The UW ranked among top 10 large universities sending alumni to Teach for America

  • 0
  • 2 min to read

The UW is again among the nation’s top universities that send alumni to work with Teach for America (TFA). UW graduates have often become corps members of TFA. Data from the 2017-2018 school year ranks the UW among the top 10 large universities (10,000+ undergraduates) that send new teachers to TFA. This ranking is up from 2016-2017 data that ranked the UW as No. 13 among large universities.

TFA is a nonprofit organization that aims to provide an equitable and excellent education to children of every socioeconomic status. TFA recruits thousands of college graduates each year to serve as teachers in K-12 public schools in low-income communities.

TFA works to facilitate a smooth transition for corps members, who are entering the teaching program as recent students themselves. The organization partners with schools, local universities and businesses, and other organizations to provide corps members with initial training, ongoing professional development, and an expansive resource and support network.

BJ Dondoyano, an undergraduate student and member of the TFA recruiting team at the UW, believes the university was able to achieve its top-10 rank due to the efforts of recruitment director Katey Thomson. According to Dondoyano, Thomson’s strong leadership presence and focus on strategic reflection, planning, and coordination allowed the program to reach the top 10.

“Katey has done a great job not only serving as a great leader, listener, and mentor,” Dondoyano said. “She also has done a great job capitalizing on previous year's strengths and also examining areas that the team can improve on.”

Dondoyano became involved with TFA through his time as a fellow in the organization’s Accelerate Fellowship, a paid summer internship that provides college leaders with experiences in the social sector with proximity to educational inequity.

“My duties [as a recruitment ambassador] include building the pipeline, sourcing prospects, and marketing,” Dondoyano explained. “I'm part of a strong team that is committed to creating a more equitable education system.”

According to Thomson, TFA seeks to employ “outstanding and diverse students” who demonstrate leadership qualities effective in producing systems change. She said strong candidates for the organization have experience leading on or off campus, possess the ability to persevere in the face of challenges, and maintain a deep-rooted belief in the potential of all children.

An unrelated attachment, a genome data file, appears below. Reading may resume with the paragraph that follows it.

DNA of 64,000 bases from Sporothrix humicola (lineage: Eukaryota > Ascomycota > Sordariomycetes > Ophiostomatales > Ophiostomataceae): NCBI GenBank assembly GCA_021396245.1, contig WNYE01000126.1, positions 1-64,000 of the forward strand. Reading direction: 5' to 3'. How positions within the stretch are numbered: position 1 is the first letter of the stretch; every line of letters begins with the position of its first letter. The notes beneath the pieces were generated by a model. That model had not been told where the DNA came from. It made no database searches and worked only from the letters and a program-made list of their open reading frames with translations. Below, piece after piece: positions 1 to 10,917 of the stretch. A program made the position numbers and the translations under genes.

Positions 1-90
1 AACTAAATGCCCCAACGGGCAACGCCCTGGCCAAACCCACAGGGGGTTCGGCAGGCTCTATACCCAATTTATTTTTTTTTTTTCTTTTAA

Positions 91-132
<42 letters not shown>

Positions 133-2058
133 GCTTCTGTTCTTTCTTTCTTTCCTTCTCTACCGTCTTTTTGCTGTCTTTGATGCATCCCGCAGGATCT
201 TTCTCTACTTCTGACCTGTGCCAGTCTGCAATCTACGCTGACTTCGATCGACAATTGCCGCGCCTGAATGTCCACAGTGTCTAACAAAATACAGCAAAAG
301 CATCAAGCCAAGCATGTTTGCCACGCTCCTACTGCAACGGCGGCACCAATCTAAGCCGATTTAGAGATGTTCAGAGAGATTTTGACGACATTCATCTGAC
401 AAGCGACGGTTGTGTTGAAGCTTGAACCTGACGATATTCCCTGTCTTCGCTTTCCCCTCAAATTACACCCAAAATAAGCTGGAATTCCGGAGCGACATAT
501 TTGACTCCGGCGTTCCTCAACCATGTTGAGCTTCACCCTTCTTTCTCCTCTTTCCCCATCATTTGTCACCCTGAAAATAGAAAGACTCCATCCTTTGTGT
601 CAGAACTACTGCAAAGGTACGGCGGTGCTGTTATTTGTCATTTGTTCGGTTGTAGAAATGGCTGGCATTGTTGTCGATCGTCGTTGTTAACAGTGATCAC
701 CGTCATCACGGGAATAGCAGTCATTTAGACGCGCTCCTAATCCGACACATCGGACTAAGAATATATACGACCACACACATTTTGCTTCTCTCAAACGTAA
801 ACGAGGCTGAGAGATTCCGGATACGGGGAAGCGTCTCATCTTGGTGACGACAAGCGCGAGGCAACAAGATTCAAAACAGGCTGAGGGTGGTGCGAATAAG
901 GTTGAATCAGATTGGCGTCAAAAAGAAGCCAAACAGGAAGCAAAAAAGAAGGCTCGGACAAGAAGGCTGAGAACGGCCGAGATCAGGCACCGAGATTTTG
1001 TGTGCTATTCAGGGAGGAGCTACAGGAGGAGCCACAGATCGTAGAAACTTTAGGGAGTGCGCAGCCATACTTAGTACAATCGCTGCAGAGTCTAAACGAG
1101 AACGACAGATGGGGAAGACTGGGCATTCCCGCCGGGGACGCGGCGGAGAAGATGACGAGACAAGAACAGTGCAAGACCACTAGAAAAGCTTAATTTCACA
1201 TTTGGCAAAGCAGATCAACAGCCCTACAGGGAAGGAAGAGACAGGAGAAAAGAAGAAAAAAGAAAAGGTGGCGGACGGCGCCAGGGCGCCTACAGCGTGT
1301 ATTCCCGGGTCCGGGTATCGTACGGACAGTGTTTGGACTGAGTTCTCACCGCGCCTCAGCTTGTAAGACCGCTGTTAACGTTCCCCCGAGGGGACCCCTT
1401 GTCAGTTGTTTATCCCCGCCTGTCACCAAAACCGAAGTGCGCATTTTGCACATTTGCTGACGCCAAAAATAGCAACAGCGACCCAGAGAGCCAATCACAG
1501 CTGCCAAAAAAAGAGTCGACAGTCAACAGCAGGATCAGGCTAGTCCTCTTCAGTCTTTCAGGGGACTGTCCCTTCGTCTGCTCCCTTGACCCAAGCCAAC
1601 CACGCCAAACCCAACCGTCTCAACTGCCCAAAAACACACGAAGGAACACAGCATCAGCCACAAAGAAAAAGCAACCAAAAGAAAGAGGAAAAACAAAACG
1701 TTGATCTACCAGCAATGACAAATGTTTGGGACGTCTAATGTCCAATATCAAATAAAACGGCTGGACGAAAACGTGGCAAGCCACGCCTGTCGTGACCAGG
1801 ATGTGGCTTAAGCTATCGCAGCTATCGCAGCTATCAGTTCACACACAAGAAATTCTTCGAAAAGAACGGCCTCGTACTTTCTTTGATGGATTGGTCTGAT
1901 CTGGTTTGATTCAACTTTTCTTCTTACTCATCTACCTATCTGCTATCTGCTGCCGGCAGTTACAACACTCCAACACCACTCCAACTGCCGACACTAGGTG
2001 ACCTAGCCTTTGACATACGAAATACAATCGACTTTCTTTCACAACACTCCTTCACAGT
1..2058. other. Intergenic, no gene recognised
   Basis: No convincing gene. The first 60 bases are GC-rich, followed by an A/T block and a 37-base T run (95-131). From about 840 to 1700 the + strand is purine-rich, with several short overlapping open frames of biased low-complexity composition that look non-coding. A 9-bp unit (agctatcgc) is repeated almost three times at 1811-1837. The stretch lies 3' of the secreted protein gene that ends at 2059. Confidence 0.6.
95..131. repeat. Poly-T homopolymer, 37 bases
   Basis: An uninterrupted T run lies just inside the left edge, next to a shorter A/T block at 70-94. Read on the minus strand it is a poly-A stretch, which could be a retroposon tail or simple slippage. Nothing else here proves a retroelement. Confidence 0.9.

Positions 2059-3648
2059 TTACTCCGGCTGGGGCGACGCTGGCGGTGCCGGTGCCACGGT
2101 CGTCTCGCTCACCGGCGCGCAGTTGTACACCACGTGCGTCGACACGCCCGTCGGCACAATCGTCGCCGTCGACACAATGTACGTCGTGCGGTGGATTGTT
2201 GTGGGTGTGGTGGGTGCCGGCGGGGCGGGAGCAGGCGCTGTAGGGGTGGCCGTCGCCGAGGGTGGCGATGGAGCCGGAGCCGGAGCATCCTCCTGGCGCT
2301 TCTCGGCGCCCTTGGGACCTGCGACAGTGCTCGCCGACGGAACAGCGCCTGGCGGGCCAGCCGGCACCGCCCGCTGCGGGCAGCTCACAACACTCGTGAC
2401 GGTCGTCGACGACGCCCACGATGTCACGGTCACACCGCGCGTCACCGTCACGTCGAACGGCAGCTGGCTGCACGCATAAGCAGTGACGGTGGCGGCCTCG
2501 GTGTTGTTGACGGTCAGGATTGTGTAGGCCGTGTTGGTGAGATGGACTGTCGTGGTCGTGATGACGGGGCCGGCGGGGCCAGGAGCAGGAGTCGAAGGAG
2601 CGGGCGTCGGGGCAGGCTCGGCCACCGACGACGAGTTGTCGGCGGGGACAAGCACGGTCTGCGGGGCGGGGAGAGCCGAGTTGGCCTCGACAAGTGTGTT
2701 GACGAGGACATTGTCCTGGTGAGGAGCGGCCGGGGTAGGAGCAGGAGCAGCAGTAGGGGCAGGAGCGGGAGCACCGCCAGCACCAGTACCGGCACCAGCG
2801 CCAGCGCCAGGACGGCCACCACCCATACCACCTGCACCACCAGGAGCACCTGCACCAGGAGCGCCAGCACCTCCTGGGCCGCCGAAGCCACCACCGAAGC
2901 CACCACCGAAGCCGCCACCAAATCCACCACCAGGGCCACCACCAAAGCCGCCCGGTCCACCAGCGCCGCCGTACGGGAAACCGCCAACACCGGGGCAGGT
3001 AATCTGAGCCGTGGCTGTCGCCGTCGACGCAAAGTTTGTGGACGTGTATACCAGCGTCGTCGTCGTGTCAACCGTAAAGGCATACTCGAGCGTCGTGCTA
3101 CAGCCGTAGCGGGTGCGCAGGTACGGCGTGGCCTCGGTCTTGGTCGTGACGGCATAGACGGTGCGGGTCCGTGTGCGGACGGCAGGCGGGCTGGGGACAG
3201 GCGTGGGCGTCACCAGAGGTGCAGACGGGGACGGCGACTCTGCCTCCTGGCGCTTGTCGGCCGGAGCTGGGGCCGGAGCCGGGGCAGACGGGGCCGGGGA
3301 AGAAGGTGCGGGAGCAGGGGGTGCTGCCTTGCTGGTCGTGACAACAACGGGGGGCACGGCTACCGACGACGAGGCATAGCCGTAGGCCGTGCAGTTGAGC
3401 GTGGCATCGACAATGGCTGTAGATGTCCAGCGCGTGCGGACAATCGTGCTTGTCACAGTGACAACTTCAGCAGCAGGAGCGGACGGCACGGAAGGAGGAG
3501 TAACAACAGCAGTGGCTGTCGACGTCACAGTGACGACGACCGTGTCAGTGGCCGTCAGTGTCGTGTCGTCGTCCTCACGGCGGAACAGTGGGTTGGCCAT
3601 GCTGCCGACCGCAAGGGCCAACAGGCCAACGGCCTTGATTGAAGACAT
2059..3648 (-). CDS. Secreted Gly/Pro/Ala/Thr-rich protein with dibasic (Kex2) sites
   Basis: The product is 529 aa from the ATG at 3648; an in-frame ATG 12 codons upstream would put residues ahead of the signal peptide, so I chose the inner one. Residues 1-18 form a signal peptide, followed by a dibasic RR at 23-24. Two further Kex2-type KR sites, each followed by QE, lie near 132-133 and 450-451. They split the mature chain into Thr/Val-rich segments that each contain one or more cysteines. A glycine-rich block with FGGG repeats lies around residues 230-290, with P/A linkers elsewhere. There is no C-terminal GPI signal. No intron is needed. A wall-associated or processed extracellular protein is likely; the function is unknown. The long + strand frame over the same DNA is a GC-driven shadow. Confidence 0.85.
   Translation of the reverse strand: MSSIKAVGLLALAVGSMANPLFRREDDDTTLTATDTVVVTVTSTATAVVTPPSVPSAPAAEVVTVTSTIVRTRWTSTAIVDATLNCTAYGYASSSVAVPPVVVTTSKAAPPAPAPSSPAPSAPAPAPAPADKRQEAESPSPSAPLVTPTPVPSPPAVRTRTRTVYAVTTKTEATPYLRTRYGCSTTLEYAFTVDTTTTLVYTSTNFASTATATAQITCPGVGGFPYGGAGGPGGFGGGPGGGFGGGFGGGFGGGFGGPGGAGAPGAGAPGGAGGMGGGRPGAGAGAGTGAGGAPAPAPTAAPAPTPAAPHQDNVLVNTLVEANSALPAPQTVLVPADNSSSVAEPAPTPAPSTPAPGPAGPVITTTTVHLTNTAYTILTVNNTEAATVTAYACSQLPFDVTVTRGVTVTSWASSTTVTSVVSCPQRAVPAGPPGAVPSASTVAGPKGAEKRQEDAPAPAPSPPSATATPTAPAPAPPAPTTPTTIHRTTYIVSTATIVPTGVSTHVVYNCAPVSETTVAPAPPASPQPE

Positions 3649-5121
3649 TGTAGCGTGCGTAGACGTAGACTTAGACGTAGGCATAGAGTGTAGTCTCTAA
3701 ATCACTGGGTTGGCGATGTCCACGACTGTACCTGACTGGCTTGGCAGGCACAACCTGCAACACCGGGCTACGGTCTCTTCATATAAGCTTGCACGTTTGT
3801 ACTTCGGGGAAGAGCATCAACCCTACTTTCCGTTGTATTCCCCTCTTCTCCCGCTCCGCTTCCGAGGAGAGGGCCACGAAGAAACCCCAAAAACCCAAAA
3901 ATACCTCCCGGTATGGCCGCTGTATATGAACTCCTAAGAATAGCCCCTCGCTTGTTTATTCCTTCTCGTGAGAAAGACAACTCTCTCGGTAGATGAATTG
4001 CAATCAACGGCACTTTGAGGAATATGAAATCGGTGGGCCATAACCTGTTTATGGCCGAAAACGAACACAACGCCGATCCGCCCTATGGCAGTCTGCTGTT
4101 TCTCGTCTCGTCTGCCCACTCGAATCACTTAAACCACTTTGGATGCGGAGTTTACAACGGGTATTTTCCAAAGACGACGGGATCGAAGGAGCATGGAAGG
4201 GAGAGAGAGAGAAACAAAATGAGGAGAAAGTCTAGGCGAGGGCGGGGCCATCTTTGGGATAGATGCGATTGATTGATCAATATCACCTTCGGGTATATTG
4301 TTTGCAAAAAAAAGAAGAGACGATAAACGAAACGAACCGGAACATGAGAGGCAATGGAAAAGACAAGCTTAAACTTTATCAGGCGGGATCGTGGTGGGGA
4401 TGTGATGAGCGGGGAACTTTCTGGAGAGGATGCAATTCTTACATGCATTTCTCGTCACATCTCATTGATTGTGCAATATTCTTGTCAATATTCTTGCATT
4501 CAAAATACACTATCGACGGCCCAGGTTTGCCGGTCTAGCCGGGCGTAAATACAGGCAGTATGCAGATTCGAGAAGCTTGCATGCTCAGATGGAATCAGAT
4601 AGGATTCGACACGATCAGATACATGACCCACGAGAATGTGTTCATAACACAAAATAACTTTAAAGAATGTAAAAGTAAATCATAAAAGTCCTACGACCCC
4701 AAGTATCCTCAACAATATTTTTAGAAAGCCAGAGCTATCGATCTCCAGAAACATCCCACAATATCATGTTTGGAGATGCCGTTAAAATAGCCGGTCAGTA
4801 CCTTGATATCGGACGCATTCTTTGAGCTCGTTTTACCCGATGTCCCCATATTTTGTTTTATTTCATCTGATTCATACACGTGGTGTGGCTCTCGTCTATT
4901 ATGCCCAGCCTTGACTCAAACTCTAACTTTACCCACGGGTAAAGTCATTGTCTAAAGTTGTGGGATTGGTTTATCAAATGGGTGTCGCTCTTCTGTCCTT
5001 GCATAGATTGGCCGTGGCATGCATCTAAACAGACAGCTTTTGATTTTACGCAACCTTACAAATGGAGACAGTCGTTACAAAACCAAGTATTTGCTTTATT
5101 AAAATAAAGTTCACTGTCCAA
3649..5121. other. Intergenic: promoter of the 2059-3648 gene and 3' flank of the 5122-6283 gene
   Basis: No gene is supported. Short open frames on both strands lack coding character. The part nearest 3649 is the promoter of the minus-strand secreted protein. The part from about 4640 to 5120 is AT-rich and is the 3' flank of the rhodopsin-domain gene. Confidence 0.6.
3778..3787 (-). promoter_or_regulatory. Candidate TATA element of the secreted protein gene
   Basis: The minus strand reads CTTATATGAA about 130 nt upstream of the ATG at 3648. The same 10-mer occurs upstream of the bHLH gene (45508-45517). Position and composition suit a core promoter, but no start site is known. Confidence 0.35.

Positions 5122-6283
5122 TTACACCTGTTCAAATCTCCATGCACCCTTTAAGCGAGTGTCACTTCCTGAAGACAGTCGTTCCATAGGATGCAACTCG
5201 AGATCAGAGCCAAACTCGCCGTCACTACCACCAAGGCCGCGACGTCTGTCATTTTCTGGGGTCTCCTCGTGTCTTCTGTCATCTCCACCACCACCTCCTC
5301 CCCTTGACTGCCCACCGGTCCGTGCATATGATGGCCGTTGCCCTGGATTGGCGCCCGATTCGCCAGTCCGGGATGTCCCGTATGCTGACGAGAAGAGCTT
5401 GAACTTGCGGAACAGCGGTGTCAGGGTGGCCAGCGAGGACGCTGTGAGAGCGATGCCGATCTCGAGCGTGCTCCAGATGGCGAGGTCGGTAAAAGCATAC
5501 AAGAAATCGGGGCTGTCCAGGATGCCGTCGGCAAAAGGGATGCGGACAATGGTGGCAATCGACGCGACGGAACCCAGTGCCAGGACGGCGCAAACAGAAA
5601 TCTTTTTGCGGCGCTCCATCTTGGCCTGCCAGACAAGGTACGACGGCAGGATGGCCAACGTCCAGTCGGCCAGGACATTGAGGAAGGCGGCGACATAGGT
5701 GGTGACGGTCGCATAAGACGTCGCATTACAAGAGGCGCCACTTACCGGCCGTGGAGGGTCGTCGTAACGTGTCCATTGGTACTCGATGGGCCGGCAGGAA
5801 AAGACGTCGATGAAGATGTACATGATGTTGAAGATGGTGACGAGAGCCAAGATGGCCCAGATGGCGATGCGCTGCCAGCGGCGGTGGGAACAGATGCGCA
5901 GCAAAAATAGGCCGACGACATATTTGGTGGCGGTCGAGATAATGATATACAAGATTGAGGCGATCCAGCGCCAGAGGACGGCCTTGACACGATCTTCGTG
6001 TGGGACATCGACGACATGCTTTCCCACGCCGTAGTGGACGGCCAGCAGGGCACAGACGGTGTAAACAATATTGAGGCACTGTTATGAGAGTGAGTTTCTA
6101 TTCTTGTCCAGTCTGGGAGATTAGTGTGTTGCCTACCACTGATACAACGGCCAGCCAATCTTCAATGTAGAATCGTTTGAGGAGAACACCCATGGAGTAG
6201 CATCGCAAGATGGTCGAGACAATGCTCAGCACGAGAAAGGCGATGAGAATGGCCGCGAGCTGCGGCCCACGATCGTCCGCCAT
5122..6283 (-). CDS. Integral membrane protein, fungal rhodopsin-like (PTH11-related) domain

A team of TFA Ambassadors, under the direction of Thomson, work to find students whose accomplishments at the UW best embody these qualities. Prospective corps members are recruited through online student applications, in-person or virtual interviews at career fairs, and through recommendations received from staff and faculty.

Thomson said that student interest in TFA can begin as early as sophomore year. The program works to incentivize interest by offering opportunities to top undergraduates, such as all-expenses paid experiences that aim to provide participants with the chance to explore pertinent social issues.

“From an immersive spring break service trip to a multi-week paid summer fellowship, there are a variety of new ways to give participants the chance to explore social issues affecting our nation,” Thomson said. “These experiences also give participants the chance to meet other student leaders from across the country and expand their own network.”

In Thomson’s opinion, the core goal of TFA is to develop a future in which every child has access to an excellent education. Through the structured approach of cultivating a “broad and diverse coalition” of corps members, the training and development of teachers’ skills within the classroom, and the connection of alumni to “high-impact opportunities” within the social work field, TFA aims to foster broader educational equity.

“We know that potential is equally distributed across lines of race and class, but opportunity is not,” Thomson explained. “Solving this problem will take interventions from many directions over a prolonged period of time.”

Reach contributing writer Brooke Kaufman at Twitter: @bkaufmanLJ

Like what you’re reading? Support high-quality student journalism by donating here.

(0) comments

Welcome to the discussion.

Keep it Clean. Please avoid obscene, vulgar, lewd, racist or sexually-oriented language.
Don't Threaten. Threats of harming another person will not be tolerated.
Be Truthful. Don't knowingly lie about anyone or anything.
Be Nice. No racism, sexism or any sort of -ism that is degrading to another person.
Be Proactive. Use the 'Report' link on each comment to let us know of abusive posts.
Share with Us. We'd love to hear eyewitness accounts, the history behind an article.